June 18 2008

2008 Trail Cruiser 23SB


We purchased the Trail Cruiser 23SB in June 2008.  This was an upgrade from the Jayco Kiwi 17A hybrid.  We were looking at getting a larger hybrid, but found the Trail Cruiser and liked the slide out rear queen bed.  The TC23SB has large bunks in the front and the slide out queen in the rear. In addition, the sofa and the dining table all make into beds, so in a pinch it can sleep 10 people. Its an ultra-light, weighting 3790 empty with a gross vehicle weight of 5500 pounds.


We were looking for a trailer that would accomodate us and the grandkids. Janet wanted a larger bathroom than the Kiwi had, plus some walk around room in the trailer.  I wanted something that the truck could pull, without any upgrading. So a lightweight trailer was necessary.  We wanted less than 25 feet, so we could get into the forest service and smaller state park campgrounds.  This one fit all of our needs.  It pulls really well, even with the small V8 (4.6L) in the F150.

On our maiden voyage, we took it to Seaquest State Park to view Mount Saint Helens.  It went fine, no problems with the trailer at all, very happy with it.  It was plenty comfortable and set up easy.


My tow vehicle is a 2001 Ford F150 Supercrew, 4.6L V8 engine, auto and 3.73 rear end.  I have modified the air intake using the Gott’s Mod, got information on this off the F150 forums.  It uses an K&N filter and improves my horsepower. I use an ez-lift weight distribution hitch (WDH) and have ordered the friction anti-sway bar for it.  It tows well and hardly any sway, except when you have 18 wheelers pass you on both sides at once.

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Posted June 18, 2008 by Tom Martin in category "Camping and RV", "My RVs


  1. By Mark on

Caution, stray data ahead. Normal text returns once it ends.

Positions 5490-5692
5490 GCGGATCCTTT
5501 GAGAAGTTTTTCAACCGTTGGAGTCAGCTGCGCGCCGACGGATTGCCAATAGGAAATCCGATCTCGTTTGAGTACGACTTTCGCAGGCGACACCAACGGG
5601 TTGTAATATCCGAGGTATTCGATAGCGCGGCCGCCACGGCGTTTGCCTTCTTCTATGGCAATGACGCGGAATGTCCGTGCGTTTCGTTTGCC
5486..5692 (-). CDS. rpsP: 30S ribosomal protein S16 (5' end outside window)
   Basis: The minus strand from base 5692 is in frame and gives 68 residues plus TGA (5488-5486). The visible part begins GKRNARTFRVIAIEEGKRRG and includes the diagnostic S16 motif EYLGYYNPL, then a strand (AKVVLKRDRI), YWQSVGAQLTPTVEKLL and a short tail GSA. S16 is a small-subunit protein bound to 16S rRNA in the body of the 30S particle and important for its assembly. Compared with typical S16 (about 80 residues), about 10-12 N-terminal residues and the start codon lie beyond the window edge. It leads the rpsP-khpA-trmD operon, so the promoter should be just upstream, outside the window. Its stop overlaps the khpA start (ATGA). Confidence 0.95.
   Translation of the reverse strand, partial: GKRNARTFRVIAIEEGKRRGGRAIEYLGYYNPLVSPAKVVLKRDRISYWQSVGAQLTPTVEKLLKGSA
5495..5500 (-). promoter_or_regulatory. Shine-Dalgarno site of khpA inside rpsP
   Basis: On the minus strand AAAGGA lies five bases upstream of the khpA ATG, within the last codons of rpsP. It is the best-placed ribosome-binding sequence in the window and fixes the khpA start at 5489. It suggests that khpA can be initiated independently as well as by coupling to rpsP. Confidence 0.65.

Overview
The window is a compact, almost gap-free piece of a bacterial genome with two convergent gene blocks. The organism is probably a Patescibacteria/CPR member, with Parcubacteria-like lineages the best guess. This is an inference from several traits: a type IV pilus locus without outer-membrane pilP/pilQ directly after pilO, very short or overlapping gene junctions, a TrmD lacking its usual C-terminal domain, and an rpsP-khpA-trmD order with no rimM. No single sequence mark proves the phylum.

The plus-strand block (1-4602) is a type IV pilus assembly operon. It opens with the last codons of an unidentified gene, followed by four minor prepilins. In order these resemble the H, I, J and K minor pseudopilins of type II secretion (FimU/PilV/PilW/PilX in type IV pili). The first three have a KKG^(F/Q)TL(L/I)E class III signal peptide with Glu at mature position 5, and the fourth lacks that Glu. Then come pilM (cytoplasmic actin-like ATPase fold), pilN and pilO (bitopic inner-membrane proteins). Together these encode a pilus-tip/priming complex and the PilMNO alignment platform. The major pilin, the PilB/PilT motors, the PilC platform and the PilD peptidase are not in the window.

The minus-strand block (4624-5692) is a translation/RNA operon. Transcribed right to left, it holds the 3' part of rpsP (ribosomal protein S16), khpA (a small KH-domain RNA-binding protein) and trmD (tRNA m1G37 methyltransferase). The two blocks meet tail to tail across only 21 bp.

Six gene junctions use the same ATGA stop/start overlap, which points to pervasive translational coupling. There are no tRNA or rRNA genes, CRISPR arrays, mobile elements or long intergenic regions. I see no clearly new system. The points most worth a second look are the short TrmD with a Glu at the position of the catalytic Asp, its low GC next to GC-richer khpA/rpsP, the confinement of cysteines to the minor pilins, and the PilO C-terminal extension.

My name is Mark and I live in NH.

    I stumbled across your well written article about your camper with the rear slide.

    We’re going to look at a 2008 this weekend for my Wife and 2 youngs girls.

    Did you like the trailer? Do you still own it?

    Any major issues or concerns?
    Lastly, Are the holding tanks heated?

    I’ve been searching Google trying to find info but I haven’t had much luck.

    Seeing the pictures of your Grandchildren from 2008 and realizing that now they are 6 years old makes me realize how fast these years go.

    I can’t believe my girls are already 7 and 8!

    I know that I asked a lot of questions, so if it’s too much bother than a simple “loved it” or “hated it” is fine 🙂

    Thank you,

  2. By Tom Martin (Post author) on

    I sold the trailer last year and got a larger . The wife wanted a larger one.

    The trailer was a good trailer. Bought it just before RVision went
    bankrupt, but that was never an issue. They are back in business now and
    doing well.

    Things to look for in a 2008/2009 are the fit and finish. The trim was
    sometimes a little lacking due to quality control. But as for major
    structure, RVision was a solid trailer. When our grandkids were going with
    us, it was great. For short trips of a week or weekend it was fine. But now
    the grandkids are older and don’t want to go, and we are older and wanted
    more comfort. I now have a 32 footer with dual slides 🙂

    The only issue I had with it was on a long trip I broke the chain that works
    the slide. Jury rigged it together with the help of a phone call to a
    factory rep and then they express mailed me a new chain from the factory.
    Very helpful and it was the first time they had ever had that happen. Other
    than that, never back to the dealer for anything, other than a blemish I
    found on initial inspection of a cut in the wall paper which they replaced
    right away.

    Holding tanks are inside a covered floor and the heating system runs air
    through that area, so yes they are heated it your running the furnace. This
    is a 3 season camper. I would not recommend it in the winter months for
    northern areas. we did use it in the cold weather up here in WA, but we have
    mild winters. The biggest issue is the condensation that forms on windows
    and walls and the gaps around the slid that are not completely sealed. I put
    additional styrofoam insulation around my slide, but it is still drafty in
    winter, the cold air wants into the warm trailer.

    Also this is a good resource

    Good luck on your purchase

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